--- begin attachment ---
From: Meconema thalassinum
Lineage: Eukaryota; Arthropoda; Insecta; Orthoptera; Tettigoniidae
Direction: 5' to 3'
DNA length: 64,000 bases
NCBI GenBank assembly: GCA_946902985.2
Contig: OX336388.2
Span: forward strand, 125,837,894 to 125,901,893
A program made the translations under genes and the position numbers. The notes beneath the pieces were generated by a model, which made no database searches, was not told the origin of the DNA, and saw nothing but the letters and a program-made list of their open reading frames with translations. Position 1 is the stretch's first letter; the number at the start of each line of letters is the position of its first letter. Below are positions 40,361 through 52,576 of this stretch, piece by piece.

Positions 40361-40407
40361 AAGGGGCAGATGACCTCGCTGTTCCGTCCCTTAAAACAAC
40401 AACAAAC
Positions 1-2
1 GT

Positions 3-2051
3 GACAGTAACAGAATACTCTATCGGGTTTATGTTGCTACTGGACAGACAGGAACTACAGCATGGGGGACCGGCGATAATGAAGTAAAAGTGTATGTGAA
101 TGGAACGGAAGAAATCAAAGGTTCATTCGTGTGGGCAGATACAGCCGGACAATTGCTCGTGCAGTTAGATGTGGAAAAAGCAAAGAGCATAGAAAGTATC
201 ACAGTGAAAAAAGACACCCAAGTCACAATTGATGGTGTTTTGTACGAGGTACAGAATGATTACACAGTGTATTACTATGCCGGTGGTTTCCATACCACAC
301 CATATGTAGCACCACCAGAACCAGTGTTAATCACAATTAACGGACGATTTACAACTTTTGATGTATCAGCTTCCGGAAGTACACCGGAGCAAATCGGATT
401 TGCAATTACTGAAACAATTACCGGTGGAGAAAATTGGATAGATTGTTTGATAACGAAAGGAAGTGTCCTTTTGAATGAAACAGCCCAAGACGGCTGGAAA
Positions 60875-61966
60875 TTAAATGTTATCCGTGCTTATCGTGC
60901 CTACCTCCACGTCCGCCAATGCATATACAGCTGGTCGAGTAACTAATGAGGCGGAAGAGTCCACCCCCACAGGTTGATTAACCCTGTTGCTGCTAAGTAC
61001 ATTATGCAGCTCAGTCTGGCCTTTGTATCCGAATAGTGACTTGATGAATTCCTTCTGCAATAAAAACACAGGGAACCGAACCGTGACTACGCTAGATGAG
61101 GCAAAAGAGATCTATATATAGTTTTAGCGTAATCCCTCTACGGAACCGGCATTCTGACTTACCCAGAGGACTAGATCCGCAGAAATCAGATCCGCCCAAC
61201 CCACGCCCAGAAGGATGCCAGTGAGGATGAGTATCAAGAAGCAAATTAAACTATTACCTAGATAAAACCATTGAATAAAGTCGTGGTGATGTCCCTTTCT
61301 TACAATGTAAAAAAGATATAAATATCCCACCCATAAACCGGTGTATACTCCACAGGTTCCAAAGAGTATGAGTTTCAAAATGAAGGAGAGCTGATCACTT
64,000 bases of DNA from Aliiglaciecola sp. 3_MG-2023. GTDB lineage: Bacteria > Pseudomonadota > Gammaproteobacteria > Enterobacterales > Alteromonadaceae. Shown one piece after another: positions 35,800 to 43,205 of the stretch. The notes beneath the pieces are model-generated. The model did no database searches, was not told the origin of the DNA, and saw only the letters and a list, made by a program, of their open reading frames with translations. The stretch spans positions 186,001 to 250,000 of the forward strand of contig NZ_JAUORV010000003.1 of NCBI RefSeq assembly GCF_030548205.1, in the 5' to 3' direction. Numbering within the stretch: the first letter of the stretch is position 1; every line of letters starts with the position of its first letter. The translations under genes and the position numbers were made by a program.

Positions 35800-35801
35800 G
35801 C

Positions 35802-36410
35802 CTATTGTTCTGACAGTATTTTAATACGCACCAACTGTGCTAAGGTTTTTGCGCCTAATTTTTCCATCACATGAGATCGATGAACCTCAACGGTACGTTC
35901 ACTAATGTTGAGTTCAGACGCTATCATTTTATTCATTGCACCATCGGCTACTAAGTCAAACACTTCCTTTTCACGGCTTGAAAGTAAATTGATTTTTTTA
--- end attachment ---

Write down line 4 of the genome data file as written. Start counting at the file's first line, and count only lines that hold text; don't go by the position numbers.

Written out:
DNA length: 64,000 bases